Central to the exhibition are four illustrations by Douglas from the SCAD Museum of Art’s Walter and Linda Evans Collection of African American Art, three of which were originally commissioned by James Weldon Johnson to accompany his widely acclaimed and immensely popular book of poems, God’s Trombones: Seven Negro Sermons in Verse. Published in 1927 and inspired by sermons of African American preachers, God’s Trombones has become one of the most significant documents capturing the eloquence and oratory skill of Black preachers. The fourth illustration on view is the original artwork Douglas produced to accompany Langston Hughes’ 1921 poem “The Negro Speaks of Rivers.” Written when Hughes was 17 while riding a train crossing the Mississippi River to visit his father in Mexico, the poem was published a year later and is credited for launching Hughes’ literary career.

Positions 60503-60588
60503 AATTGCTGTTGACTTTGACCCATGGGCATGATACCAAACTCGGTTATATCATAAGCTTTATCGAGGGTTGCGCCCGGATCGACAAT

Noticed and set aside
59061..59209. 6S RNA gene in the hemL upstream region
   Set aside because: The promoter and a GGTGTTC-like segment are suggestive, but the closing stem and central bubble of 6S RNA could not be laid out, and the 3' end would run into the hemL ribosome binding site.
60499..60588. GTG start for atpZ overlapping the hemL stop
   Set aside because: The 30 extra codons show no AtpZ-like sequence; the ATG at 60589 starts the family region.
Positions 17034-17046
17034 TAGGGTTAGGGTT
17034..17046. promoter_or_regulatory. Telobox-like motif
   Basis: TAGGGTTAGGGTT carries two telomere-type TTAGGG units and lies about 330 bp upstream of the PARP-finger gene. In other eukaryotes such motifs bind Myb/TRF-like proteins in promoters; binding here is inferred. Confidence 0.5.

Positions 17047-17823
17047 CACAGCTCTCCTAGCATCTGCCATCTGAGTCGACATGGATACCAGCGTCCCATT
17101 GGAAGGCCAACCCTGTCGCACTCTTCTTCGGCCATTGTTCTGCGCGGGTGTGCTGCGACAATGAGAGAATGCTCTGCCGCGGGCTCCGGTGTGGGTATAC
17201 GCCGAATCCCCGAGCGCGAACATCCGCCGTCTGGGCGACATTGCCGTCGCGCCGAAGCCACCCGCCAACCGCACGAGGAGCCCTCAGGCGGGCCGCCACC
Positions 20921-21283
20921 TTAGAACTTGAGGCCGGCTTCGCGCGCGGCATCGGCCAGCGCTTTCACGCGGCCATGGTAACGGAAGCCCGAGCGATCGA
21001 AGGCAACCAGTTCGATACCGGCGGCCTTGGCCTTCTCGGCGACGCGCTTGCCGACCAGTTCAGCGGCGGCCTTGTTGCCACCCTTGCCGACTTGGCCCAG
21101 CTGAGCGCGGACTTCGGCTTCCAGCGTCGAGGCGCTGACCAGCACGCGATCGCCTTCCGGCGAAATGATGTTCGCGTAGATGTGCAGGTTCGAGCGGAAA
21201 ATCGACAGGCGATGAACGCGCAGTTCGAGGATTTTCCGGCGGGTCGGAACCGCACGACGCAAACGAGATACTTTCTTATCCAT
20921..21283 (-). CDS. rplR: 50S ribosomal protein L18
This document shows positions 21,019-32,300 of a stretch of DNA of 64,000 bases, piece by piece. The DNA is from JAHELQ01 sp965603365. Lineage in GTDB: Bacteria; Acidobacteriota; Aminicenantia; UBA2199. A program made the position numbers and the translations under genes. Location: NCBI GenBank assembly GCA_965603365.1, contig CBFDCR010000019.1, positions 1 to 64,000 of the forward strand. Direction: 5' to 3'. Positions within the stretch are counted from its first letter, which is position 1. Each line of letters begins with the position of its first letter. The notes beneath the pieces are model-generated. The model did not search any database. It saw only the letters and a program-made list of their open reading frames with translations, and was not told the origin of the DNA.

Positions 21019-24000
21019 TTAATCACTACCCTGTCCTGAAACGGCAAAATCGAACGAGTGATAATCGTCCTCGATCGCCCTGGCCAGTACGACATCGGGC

Building on the intellectual and creative vision of the Harlem Renaissance that brought many kinds of creative work together, Aaron Douglas: Sermons expands on Douglas’ aesthetic, conceptual, and political legacy. The exhibition pays particular attention to the ways moving images, intonation, collaboration, and performance connect the art and artists from the Harlem Renaissance with contemporary artists actively shaping the aesthetics and politics of representation.